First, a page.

It’s Winter, but Transceiver Engineers Don’t Hibernate
Like many of you around the world, we in north Idaho in the United States are handling our share of snow and ice. We are happy to just keep the walks shoveled and to see the plows come through. Maybe not so happy about the berm the plow leaves at the bottom of the driveway, though.
Getting outside would be nice, but we’re pretty busy inside with PreppComm’s affairs. Our assembler is back after a well-deserved Christmas break. She tackles the multi-facet work of assembling: organizing kits, building transceivers and GO Bags, testing, keeping track of inventory and a plethora of other details, and carefully packing boxes and dropping them off for shipment all over North America and the rest of the world. Yes, we have been shipping internationally for several months and have loyal customers in many countries.
So what are PreppComm’s engineers up to? As the saying goes, “I could tell you, but then I’d have to kill you.” Well, actually, one thing I can tell you is that they continue to improve the DMX-40 Morse code transceiver. It’s now enhanced with an increase of up to eight decibels of receiver sensitivity.
I don’t believe engineering took off any noticeable time, so focused are they on improving current products and developing new ones, based on requests from our customers and our long-term product roadmap: customers who want QRP, or Morse code practice to improve their skills, or for preparedness communications in an emergency, or are HF aficionados.
Until recently, our engineers had measured readings with an outdated service monitor, but they recently acquired a spanking new Siglent Digital Storage Oscilloscope. Result: more accurate readings of harmonics in the output and other measurements. Not only a wave display, but accurate digital readouts at the same time!
I will talk about PreppComm’s new cable assembly in a separate post. This new accessory is designed for customers who have been wanting to use the DMX-40 with an external transceiver—it’s called External Mode. You can find the cable assembly on our Products/Accessories page.
Peeking into the lab, you would find the engineers bent over circuit boards as they solder surface-mounted components. It’s a challenge. They have to use a microscope. Those parts measure somewhere between the size of a speck of sand and a grain of rice. Just a
breath blows them away, likely never to be found. So at this stage of development, to speed up the process, one engineer picks the parts and returns extras, per the bill of materials (BOM), and the other painstakingly removed them from the tape, carefully positions them, and solders them. At times, the part goes flying off of the tweezers into outer space! Zing! This process is a far cry from what happens in factory production, which I’ll explain.
If ever you have had cause to open up a device and examine a circuit board with its slew of parts, you might have wondered, “How did they build this?” It’s a fascinating. process. When a product moves into production on the assembly line, surface mount technology (SMT) revs into high gear at the factory. While it moves fast, the risks of defects increase. The surface-mount devices have arrived to the printed circuit board producer from their various manufacturers, packaged on reels and ready for the next step. Hold on. I’m a little ahead of myself, because first a stencil masks the product empty circuit board and squeegees on solder paste in the solder pads for the parts.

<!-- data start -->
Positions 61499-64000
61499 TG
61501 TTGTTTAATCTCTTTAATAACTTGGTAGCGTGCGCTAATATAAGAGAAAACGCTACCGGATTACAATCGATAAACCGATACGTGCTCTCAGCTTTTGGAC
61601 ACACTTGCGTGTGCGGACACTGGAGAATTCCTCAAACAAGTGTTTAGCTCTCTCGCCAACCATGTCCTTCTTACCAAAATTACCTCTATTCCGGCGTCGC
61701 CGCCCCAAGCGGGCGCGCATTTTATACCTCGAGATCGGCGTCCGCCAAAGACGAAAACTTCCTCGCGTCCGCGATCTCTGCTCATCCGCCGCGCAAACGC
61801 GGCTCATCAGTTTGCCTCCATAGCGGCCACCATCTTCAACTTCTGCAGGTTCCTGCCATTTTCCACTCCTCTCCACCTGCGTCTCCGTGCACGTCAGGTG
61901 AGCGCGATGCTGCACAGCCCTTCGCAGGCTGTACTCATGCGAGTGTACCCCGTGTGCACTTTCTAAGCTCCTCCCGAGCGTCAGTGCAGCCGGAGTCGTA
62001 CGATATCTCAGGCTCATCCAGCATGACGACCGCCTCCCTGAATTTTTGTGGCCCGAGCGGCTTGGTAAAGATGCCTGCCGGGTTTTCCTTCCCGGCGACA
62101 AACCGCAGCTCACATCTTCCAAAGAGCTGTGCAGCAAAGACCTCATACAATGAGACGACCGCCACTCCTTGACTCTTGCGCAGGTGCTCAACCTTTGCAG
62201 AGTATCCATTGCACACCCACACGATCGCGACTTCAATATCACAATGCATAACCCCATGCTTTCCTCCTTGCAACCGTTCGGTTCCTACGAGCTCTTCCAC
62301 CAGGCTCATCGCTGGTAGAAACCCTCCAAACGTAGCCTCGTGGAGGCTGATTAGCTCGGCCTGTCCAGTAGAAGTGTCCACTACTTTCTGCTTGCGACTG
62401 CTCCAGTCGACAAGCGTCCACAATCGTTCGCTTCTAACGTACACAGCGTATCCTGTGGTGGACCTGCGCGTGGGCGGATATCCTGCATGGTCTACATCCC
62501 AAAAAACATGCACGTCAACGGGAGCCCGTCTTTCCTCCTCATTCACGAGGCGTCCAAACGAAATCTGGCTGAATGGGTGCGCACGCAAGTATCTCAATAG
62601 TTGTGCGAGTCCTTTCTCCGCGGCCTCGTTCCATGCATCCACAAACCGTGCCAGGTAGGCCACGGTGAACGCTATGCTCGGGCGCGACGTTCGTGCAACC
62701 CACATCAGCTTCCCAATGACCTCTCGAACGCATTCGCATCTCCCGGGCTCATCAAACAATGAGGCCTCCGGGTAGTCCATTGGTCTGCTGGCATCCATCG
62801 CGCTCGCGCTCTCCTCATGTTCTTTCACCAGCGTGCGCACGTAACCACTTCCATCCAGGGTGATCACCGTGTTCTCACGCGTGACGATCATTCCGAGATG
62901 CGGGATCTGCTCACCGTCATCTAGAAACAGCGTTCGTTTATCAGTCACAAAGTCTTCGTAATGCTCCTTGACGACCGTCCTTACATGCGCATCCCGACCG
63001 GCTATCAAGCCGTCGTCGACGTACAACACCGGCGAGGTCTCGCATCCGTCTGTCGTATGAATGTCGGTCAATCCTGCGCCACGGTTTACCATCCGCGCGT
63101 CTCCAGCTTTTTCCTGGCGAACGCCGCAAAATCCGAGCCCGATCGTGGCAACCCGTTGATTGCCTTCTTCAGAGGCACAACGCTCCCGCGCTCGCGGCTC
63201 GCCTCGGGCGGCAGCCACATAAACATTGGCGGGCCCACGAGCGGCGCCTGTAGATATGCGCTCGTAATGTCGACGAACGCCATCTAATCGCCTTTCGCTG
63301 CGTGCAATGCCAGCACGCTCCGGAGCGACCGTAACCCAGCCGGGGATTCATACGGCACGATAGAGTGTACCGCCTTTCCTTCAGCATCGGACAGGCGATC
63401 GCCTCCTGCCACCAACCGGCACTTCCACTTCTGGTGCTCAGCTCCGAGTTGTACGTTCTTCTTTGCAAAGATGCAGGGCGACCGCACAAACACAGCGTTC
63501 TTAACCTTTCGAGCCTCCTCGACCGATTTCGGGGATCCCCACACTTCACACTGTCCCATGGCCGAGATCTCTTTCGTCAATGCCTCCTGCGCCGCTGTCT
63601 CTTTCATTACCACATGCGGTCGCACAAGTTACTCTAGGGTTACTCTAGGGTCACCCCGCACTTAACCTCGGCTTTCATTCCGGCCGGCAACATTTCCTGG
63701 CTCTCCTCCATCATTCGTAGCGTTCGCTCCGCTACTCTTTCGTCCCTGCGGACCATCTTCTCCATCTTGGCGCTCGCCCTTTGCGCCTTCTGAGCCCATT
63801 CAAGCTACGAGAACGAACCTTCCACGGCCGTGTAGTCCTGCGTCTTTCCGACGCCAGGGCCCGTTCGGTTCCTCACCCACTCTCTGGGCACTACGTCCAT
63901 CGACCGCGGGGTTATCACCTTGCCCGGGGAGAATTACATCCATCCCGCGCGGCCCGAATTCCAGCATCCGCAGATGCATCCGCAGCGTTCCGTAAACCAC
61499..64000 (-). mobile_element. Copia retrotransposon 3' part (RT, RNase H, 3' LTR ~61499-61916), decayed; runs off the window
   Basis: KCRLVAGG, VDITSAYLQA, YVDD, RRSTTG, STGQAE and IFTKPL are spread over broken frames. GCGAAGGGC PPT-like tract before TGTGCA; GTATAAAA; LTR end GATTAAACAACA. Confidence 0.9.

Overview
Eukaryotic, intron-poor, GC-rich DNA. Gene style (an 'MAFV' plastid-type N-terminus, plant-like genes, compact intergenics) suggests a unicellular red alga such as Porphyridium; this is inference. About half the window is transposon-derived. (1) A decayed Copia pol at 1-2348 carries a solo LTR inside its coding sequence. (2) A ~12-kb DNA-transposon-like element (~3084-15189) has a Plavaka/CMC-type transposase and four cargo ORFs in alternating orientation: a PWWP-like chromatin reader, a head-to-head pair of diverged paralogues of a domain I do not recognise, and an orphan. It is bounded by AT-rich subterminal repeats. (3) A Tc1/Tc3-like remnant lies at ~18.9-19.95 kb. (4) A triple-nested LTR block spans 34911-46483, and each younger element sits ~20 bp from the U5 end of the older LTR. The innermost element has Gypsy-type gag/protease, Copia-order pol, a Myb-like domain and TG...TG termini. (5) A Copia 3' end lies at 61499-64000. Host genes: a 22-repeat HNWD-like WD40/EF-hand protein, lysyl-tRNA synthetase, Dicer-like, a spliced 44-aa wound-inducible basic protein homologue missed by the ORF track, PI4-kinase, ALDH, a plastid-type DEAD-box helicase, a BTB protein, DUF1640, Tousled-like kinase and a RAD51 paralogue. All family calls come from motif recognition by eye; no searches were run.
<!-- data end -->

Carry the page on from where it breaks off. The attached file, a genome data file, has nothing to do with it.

There are two kinds of pick-and-place machines, for different types of components: Chip shooters and flexible placers. Chip shooters rapidly place smaller parts at 20,000 to 80,000 per hour—in the exact position where they belong. Flexible placers load larger integrated circuits or connectors, for example, at a slower pace— to ensure accuracy—at speeds of 6,000 to 40,000 per hour! That’s something our engineers definitely cannot do in the lab. (While we never measured our speed, it is more like 10 or 20 per hour!) Inspection and rework take place along those busy production lines. Technicians monitor each step along the way, inspecting and reworking the product along the lines. Once all the parts have been placed, the printed circuit boards are moved into a very special reflow oven, which ramps up the temperature to a high value, causing the solder paste to melt, and to thus hold all the parts in place, electrically connected to the board. Finally, through-hole parts are manually soldered in place, and—presto!— a new batch of radio boards is ready to forward to our workshop.
Back here, in the northern United States, we anxiously await that tracking number, that announcement that within days (we hope) those newly manufactured boards will land at our factory, ready to be programmed and assembled into products, then tested to ensure they meet the product specification, for pending and future orders. Snow or not, our priority is to get your shipment out to a carrier so that you can begin having fun with your text-to-Morse-code transceiver!